Dr. Franklin Slaughter, Jr. was the first trained neurosurgeon to practice in Augusta. After training in Virginia and Boston, he joined the staff at the University Hospital in Augusta in 1937. When a brain abscess took his life just four years later, Dr. Wilford Risteen was recruited as his replacement. World War II and the Korean War pulled Dr. Risteen into periodic active duty and a permanent neurosurgeon did not begin to function in Augusta until 1951, when Dr. Louis O. J. Manganiello replaced Dr. Risteen, practicing in Augusta until his retirement in 1988. Both were conservative surgeons, but introduced diagnostic techniques developed during the thirties and forties, including pantopaque myelograms, ventriculograms, pneumoencephalograms and, in later years, angiograms. Dr. Risteen became well known for his stellate ganglion blocks, a procedure popular in his day.

Dr. Pomeroy Nichols joined Dr. Manganiello as a preceptor in 1952 and became known as the "Dean of Neurosurgery" at the University Hospital. Rapid advances in neuroscience and a growing need for neurosurgeons brought 2 more neurosurgeons to the Augusta area, Drs. Kenneth Carrington and Ernest Daniels.

When the Medical College of Georgia at Augusta University opened its own hospital in 1955, Dr. Charles Moretz was appointed Chairman of the Department of Surgery, and he appointed Dr. George Smith as Chief of Neurosurgery in 1956. Dr. Smith was well known for his efforts to treat tic douloureux medically as well as for leading in the development of an anterior approach to cervical discectomy and for developing the first power driven cranial perforator. Dr. Smith was a dynamic individual who attracted large numbers of patients and housestaff. Under his direction, an approved training program was organized, which rapidly replaced University Hospital as the primary teaching hospital in Augusta. Dr. Ernest Daniels was the first trainee to complete the program.

In 1964 Dr. Smith, his wife and his mother, died in a plane crash. Dr. Marshall Allen was recruited from his position as Chief of Neurosurgery at the VA: Jackson, MI. to continue what Dr. Smith had begun. Through Dr. Allen's leadership, the program grew in numbers of cases, staff and, indeed, national recognition before he retired in 1996 after 29 1/2 years in that roll.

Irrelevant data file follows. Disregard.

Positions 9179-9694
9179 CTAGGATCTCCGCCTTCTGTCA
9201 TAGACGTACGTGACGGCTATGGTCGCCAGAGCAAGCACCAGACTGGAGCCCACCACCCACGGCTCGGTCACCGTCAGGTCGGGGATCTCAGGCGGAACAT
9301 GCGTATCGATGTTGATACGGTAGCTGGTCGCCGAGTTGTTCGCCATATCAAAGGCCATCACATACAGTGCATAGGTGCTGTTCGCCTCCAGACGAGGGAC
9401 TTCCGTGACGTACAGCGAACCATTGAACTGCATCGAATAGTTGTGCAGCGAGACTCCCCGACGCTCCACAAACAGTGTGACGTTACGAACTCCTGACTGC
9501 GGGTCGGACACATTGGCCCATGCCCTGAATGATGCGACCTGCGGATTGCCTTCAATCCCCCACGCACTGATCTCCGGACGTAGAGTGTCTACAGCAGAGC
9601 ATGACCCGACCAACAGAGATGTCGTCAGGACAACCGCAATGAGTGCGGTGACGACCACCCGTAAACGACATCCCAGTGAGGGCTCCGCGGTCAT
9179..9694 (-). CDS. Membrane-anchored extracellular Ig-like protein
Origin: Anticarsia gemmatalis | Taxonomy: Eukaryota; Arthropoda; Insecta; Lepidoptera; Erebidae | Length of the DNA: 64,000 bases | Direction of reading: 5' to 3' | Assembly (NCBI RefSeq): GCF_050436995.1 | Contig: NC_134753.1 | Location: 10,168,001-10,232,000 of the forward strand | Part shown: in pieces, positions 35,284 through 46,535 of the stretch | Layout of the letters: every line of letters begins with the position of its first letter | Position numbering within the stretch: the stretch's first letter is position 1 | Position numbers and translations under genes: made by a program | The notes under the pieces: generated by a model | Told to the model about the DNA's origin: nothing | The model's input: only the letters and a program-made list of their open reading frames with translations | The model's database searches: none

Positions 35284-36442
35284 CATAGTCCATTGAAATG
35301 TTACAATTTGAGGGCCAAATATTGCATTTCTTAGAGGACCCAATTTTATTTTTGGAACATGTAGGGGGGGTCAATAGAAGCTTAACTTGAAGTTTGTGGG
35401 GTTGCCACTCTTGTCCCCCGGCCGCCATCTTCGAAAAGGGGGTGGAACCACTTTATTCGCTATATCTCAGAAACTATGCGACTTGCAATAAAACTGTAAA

During Dr. Allen's tenure, the most significant advancements were in (1) strengthening of the academic program, (2) streamlining Resident medical education in Augusta to become the exclusive responsibilities of the Medical College and the Veterans Administration Hospitals, and (3) developing areas of special neurosurgical interest, i.e. vascular, pediatric, spinal, and functional neurosurgery. The strongest of these areas was doubtlessly FunctionaI Neurosurgery, headed by Dr. Herman Flanigan, who joined the faculty in 1982 and remained active until his retirement in 1992. Dr. Joseph Smith trained in the area under the tutorship of Dr. Flanigin and directed that service until his retirement in 2008. Dr. Cole Giller, recruited from Baylor in 2009, headed that service until 2018. It was at the time of Dr. Allen's retirement that the neurosurgical service at the Dwight David Eisenhower Medical Center was moved into the VA Hospital and became an integral part of AU neurosurgical service and training program.

Upon Dr. Allen's retirement, Dr. Dennis McDonnell became chief of the service for five years after which Dr. Mark Lee was appointed chief. Under his leadership, the service grew stronger and expanded to the point that the service was awarded Departmental Status in 2002. In 2008, Dr. Cargill Alleyne, Jr. assumed the chairmanship of our rapidly growing department. Dr. Alleyne's talents as a cum laude Yale Medical College of Georgia, and his fellowship training with Dr. Robert Spetzler at the Barrow Neurological Institute make him particularly valuable as neurosurgery is negotiating to expand even further by incorporating services at other hospitals.  Cargill Alleyne served as chair of the department until October of 2018.  

In February of 2019, Fernando L. Vale, MD was appointed Chair of the Department of Neurosurgery at what is now known as the Medical College of Georgia at Augusta University.  That same year, we also welcomed Dr. Alexander Post, specializing in spine surgery, skull base surgeon, Martin Rutkowski, MD, spine surgeon, Michel Pare, and pediatric neurosurgeon, Dr. Todd Maugans.  These surgeons, along with Drs. John Vender, Dion Macomon, and Scott Rahimi complete the current neurosurgery department.